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J Nucl Med. 2011 Dec;52(12):1993-2000. doi: 10.2967/jnumed.111.087882. Epub 2011 Oct 18.

Maternal and sex dependency of insulin resistance: longitudinal PET and echocardiography study from the healthy fetus to the adult minipig.

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  • 1Institute of Clinical Physiology, National Research Council, Pisa, Italy.


Cardiovascular and metabolic vulnerability have an early developmental origin. We evaluated the potential influence of innate life factors, including the metabolism of the mother and the sex of the offspring, on cardiometabolic risk, including organ-specific insulin resistance, subclinical cardiac dysfunction, and DNA oxidative damage throughout the lifespan.


Two female minipigs were studied during late pregnancy, and their offspring were restudied at the ages of 1 mo (n = 11), 6 mo (n = 9), and 9 mo (n = 10, 6 offspring and 4 age-matched animals). We measured insulin-mediated glucose disposal in skeletal muscle, adipose tissue, liver, and myocardium using (18)F-FDG PET; cardiac function using 2-dimensional strain echocardiography; and DNA damage using the comet assay.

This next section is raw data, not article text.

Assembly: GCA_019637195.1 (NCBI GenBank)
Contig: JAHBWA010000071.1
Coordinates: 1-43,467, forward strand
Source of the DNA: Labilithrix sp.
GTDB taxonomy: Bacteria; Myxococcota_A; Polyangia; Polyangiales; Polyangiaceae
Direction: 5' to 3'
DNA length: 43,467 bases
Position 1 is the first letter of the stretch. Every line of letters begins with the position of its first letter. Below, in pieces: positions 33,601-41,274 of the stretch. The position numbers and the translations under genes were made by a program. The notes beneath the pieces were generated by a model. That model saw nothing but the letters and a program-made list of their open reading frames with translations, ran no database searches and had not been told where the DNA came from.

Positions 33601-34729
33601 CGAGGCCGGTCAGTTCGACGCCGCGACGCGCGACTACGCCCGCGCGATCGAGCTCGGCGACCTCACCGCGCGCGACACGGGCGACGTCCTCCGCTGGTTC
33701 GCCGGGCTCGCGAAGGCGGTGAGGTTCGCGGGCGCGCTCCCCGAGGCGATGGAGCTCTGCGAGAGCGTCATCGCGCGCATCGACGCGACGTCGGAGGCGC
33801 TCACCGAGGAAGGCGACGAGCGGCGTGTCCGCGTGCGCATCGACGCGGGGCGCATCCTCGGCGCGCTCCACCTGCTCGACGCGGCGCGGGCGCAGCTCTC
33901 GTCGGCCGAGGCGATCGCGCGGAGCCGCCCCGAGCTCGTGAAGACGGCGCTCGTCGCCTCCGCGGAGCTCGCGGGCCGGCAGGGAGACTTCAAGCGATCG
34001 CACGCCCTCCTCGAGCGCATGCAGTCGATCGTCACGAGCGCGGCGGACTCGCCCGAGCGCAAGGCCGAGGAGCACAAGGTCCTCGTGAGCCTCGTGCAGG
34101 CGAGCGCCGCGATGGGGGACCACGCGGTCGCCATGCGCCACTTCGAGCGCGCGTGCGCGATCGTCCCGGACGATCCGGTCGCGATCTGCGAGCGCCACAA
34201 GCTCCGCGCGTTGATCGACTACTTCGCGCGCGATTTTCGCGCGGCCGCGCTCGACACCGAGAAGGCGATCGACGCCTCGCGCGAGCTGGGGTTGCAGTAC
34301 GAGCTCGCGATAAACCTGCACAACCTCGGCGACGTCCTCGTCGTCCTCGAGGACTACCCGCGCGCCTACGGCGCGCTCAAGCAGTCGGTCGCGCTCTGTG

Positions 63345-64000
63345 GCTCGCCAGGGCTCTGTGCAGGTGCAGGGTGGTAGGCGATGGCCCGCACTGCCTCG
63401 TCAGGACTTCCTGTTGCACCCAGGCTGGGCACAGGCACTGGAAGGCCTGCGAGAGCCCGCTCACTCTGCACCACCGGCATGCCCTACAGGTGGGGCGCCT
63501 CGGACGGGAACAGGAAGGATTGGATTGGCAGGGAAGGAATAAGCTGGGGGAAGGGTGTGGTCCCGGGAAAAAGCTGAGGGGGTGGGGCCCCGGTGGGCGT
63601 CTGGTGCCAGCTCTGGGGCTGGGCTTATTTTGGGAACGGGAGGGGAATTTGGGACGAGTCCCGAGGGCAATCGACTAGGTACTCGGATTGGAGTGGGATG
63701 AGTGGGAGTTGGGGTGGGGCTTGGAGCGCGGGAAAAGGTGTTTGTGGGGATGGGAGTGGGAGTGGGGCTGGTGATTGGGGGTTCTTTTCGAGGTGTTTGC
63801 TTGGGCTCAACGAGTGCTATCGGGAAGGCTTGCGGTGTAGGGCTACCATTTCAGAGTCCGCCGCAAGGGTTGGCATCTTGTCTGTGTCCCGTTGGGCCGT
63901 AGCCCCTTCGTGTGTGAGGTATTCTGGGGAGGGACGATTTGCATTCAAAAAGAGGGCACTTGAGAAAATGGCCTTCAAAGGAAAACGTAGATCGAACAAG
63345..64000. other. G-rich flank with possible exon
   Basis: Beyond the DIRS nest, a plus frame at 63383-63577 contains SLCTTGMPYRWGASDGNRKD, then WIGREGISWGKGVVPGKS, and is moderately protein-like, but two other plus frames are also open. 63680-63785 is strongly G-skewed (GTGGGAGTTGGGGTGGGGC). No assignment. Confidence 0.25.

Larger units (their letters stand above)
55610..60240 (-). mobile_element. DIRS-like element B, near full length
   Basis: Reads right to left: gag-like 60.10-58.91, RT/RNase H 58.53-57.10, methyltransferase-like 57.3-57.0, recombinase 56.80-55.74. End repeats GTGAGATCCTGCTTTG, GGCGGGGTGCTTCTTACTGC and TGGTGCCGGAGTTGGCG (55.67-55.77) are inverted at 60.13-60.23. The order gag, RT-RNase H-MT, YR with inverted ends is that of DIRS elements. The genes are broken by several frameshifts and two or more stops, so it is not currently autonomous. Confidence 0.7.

Glucose metabolism showed the 2 sows to have differences similar to those in their respective 1-mo-old offspring. Over time, compared with female animals, male animals developed myocardial insulin resistance (male animals vs. female animals: 34 ± 5 vs. 58 ± 8 μmol/min/kg at 6 mo, P = 0.03; 29 ± 8 vs. 60 ± 7 μmol/min/kg at 9 mo, P = 0.02). Cardiac function progressively deteriorated in male animals from 1 mo (radial strain, -60% ± 7%; strain rate, -5.4 ± 0.9 s(-1)) to 6 mo (radial strain, -41% ± 5%; strain rate, -2.5 ± 0.2 s(-1), P < 0.05 vs. 1 mo) and 9 mo (radial strain, -32% ± 5%; strain rate, -1.6 ± 0.2 s(-1), P < 0.01 vs. 1 mo) and was significantly different from that in female animals (radial strain, -48% ± 4%; strain rate, -3.1 ± 0.2 s(-1), P < 0.05 and P < 0.01, respectively). Oxidative damage was reduced in female animals and increased in male animals across age categories (P < 0.05).


The metabolism of minipig offspring is influenced by maternal insulin sensitivity during early life stages. Sex-related effects prevail thereafter in healthy minipigs, documenting a precocious onset of cardiometabolic vulnerability in male offspring.

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